We’ve already had a couple of dig-days in 2012, but these felt more like Spring than deepest winter, so when it hit -8°C overnight in Ealing, and was still -4°C when I jumped on my tricycle this morning, I wondered what I’d let myself in for!
Our dig days are a model of precision planning: we plan the days months in advance, once at a meeting in January, and then again in the Summer, and for each day we allocate a key-holder, who will pledge to be there at 10:30am (a time that’s become known as ‘Ealing Transition Time’), and a back-up key-holder who will also plan to be there (in the inevitable event that I’m late!), ready to welcome the Community Gardeners who come along.
Depending on the time of year, there’ll be various tasks to do: in the Spring, sowing, potting, potting-on and planting dominate; in the Summer there’s more of the same, plus weeding, lots of trips to the water trough, and a bit of harvesting; in the Autumn, more sowing and lots of harvesting, plus a bit of clearing and tiding.
The Winter can be a bit more unpredictable: there’s not much that can be planted in the open in mid-winter, and if the soil’s wet or frozen, it’s not a good idea to dig, even if we did much of that these days (damage to soil structure), and we tend to leave a lot of cutting back of perennials until later, to give any sheltering insects a chance. Thus winter tasks can be a little, um, eclectic!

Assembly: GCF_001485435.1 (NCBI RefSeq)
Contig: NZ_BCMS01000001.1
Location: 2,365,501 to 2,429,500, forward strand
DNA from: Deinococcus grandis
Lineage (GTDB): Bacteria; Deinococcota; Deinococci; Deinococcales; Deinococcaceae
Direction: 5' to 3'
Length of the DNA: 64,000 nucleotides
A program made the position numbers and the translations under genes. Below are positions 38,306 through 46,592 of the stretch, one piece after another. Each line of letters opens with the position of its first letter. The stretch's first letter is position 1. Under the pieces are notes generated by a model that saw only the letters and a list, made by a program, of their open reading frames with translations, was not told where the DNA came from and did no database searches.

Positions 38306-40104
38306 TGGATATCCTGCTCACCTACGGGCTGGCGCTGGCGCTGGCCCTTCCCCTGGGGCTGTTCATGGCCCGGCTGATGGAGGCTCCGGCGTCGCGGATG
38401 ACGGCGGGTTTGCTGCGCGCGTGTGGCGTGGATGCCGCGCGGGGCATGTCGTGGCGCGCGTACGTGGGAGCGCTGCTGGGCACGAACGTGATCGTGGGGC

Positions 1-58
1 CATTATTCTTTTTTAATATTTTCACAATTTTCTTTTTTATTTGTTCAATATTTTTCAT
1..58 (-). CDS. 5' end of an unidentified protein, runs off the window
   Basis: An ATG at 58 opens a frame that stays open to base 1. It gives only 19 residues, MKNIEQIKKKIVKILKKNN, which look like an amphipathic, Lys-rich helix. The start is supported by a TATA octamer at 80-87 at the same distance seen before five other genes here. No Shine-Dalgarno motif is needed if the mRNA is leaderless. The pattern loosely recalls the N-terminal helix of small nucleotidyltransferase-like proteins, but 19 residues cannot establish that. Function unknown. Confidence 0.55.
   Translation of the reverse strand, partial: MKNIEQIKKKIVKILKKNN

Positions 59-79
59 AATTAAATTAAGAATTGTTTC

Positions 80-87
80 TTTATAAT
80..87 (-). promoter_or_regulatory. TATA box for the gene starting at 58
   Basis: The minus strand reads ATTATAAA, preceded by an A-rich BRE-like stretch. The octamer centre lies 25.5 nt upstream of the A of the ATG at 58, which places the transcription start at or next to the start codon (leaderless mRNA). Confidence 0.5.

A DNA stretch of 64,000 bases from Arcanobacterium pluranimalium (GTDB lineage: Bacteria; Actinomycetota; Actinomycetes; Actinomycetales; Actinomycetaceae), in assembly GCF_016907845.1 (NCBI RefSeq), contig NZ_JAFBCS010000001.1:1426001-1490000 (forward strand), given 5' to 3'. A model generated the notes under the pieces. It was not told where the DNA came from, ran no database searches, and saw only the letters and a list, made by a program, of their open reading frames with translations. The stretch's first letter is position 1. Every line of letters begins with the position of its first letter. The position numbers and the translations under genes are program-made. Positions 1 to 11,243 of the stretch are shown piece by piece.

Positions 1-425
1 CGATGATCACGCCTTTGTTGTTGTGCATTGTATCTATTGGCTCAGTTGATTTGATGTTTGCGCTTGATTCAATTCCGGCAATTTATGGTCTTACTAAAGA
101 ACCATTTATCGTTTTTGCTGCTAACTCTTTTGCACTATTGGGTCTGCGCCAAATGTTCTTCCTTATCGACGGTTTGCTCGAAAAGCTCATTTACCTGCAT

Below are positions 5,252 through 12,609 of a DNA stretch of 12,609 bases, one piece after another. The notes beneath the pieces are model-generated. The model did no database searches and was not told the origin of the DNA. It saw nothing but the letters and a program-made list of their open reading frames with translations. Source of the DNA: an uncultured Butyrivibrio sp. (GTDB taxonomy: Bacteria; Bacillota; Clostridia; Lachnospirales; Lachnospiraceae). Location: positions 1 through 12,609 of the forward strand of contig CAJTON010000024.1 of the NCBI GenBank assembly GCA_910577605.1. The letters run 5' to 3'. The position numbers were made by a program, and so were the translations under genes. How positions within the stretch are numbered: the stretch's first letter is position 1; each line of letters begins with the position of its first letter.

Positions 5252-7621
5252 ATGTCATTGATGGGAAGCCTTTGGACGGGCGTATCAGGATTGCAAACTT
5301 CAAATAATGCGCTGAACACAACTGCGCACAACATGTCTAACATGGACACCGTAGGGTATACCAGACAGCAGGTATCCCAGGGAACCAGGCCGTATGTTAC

Back during the January ‘heat-wave’ our task of choice was to collect from the local stables as much horse-manure as we could fit in a small rented van , and bring the stuff back for our hungry veg beds. In two hours, with four in the van, and three on the plot, we managed to fetch one heavily-loaded van of muck, and apply the whole lot, covering just half our beds: we now know we’re a ‘two-load plot’!
So today, turning up to the allotment still covered in snow, with the ground frozen, but the sun out, what could possibly be on the agenda? Scones and tea, that’s what! Yes, just as it can be a bit of a surprise, on a community allotment, who turns up, quite often it’s a surprise what they bring with them too! We’ve had people turn up with a patio set, a water butt, some really rather fresh horse manure… but best of all, food for the hungry workers!
So as Christopher and I, in the time-honoured fashion, looked down a big hole that the council contractors have dug for the supply to our new water troughs, it was a delight to have someone who we last saw during the Open Day last year, turn up with freshly baked scones and tea! After enjoying those, and having a bit of a chat, we did a bit of weeding, cleared the ice from the bird-bath, wondered at the recently tided shed (it’s far too tidy: you can see the walls and the floor!), and generally just enjoyed the rare experience of being out in the cold and the snow, on a sunny day, without any rush to be anywhere else. Bliss!